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Home sweet home

Words by Amy Power

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show us s kind enough to wa e ad dm an th ar cute m He y smitten with her el et Claire Donovan, fro pl m co re we ng home. We here around her stunni ral touches ever yw bunting and the flo e her home look ad m land has Ire rn he rt No m er fro The graphic design moder n but with twist that we ad a girly, vintage ore. We love ho contrast to the w th e pa br stel and natura ight colour s look house and ther l wood colo in e are too many adorable access ur s used throughout the ories for us to list!

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Amelia the duck keeps a very watchful eye over the phone usage

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SUmmer Issue July 2011

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Ramblings of a Jane Austen addic t spoilt e’re almost w t a th d n a a y appearing lucky enough to live in ll a n fi is g n well te. I’m that spri ally uses, as Wills and Ka re I am so glad s k e n n a o th o n t s oliday rden tha road, so with Bank h ommunal ga niently just across the c a h it w t ook a r fl mon conve ith a good b w m ground floo o g c in t x a la re g re huge min D nd me as having a u can now fi hine, increasing my vita o y k r o w ’s y s da un after a hard glass of wine!) in the s d life. a ly ot a ba (and possib intake. It’s n r another yea , s e y y a d I am my bir th et’s just say celebrated L . e e v g a a h I r , e e h u veals st iss Since the la cour se, a lady never re ty. f e!). o -twen h, rise, sur pris p r older, thoug not one-and u (s s k o o lated b f quotes o Austen-re collection o tw a t , o n g te I s u ts e A if g by Dominiqu om of Jane d d Amongst my is e il W p d m n o a c it s s The W hich wa er the The fir st wa s, novels and diaries w uite a lot ov q to g n ri r er refe of before rd a from her lett have no doubt I will be e h y ll a tu hI elle ever ac usten by Ari Enright, whic nd was a book I had n A e n Ja f o s eco ene ad year s. The s iscuity: The Lost Sex Sc ow an Austen fanatic h h m n els o ro usten’s nov troduction A Pride and P in m n o a fr h t it n w te n ega of con cy and Eckstut. It b g lost pages t were really rather sau d. n lo e s e th n a o intende stumbled up ad made her cut out, th ld as Austen ok was r o w e h th r o h it it em w the bo that her ed d to share th ld have to realise that e d at e e n e h s u accepted th sho d it a she felt h n I a e th c r n e O g think uch lon f fiction. ld POSSIBLY It took me m ngue-in-cheek wor k o u o c e n o e m r y to that so ny - I’d actually a ve lly pretty fun ere shocked a th tu g c n a ti s it a s w p to ings, it and could s write such th u like a good chuckle. ld u o w n te Jane Aus a read if yo r is recommend , which I fea g in d a re f o es I’ve my lack n programm the appalled by o p m u a I g , in in h a tc g ca ta rough Because, ye ith sitting on my laptop ge - to get th oing it n e ll a h c w le d tt e c be d elf a li being repla d to set mys hough, I’m not going to not going e id c e d e v a T books. ook, I’m sky+d, I h of Top 100 par ticular b t a s li d a ’s h re p to ra want Teleg I really don’t elf. , so if y tl ic tr s to force mys le to back out of it now too b a om going to be n.blogspot.c t te o s n u a m e I’ n ll ja a s you mbling Now I’ve told w I get on! ra o h e e s to g check my blo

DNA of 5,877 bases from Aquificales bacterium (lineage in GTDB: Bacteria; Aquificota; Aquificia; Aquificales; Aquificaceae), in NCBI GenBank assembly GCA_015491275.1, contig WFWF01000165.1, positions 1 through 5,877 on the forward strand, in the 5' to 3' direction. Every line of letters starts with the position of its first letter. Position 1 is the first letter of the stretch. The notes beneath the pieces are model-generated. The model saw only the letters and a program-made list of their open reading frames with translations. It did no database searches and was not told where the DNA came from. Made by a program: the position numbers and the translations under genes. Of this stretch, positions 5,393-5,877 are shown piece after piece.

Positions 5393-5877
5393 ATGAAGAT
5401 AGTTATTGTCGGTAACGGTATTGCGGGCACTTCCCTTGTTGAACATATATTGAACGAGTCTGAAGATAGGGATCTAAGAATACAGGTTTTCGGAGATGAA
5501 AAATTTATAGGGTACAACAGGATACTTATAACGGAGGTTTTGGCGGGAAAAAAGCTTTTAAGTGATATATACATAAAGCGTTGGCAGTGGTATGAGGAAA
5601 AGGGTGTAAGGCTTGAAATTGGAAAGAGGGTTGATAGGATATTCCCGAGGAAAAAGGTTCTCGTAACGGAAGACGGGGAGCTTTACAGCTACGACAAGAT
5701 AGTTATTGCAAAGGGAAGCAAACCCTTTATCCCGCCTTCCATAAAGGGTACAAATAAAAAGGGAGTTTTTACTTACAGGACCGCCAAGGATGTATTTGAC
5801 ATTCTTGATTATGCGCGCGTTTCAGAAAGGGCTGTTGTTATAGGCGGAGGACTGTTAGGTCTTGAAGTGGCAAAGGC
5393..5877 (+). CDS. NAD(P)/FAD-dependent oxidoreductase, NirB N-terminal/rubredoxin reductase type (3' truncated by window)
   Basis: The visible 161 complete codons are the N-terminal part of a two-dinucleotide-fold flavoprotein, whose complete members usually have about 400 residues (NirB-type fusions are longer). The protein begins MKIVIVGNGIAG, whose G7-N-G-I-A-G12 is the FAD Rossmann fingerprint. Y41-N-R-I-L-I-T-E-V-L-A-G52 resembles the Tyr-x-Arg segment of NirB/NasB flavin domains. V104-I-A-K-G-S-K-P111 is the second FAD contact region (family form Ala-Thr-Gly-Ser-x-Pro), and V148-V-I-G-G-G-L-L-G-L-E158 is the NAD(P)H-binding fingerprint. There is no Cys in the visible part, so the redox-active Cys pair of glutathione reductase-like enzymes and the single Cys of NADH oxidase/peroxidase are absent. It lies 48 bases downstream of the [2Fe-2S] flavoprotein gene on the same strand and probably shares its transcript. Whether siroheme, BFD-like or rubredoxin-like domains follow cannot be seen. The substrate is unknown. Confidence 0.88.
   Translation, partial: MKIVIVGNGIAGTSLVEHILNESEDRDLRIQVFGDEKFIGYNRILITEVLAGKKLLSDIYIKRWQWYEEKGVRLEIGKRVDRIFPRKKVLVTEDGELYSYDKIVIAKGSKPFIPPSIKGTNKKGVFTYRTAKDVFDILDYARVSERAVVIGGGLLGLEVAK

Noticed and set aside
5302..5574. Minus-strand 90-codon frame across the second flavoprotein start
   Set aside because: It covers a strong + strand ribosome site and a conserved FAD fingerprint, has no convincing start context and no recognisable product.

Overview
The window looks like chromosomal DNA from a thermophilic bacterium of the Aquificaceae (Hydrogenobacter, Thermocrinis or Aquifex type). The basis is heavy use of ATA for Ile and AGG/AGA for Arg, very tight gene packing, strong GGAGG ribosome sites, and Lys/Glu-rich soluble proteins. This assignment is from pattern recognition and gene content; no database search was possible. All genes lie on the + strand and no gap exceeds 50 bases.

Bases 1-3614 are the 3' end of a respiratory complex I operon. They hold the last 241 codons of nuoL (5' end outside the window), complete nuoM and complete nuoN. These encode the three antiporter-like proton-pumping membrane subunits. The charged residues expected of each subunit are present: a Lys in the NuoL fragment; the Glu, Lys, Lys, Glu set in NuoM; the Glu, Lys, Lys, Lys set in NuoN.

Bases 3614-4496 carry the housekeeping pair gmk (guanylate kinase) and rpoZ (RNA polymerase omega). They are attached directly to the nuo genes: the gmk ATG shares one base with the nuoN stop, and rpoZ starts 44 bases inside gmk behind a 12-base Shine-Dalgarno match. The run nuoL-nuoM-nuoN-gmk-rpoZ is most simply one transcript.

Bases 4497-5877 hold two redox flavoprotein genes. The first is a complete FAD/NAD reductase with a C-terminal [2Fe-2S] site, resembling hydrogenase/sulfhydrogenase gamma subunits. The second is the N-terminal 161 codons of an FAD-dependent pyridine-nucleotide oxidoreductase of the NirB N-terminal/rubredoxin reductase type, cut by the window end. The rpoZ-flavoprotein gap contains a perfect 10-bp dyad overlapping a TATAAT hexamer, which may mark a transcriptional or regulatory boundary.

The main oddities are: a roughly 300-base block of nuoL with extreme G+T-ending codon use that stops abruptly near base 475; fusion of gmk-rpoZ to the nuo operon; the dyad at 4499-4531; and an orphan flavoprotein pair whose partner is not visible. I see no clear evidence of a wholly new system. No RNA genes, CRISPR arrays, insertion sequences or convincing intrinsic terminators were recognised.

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until next

Photography: fu-b


t time...

Spring Fling issue 2011  

The sixth issue of Cellardoor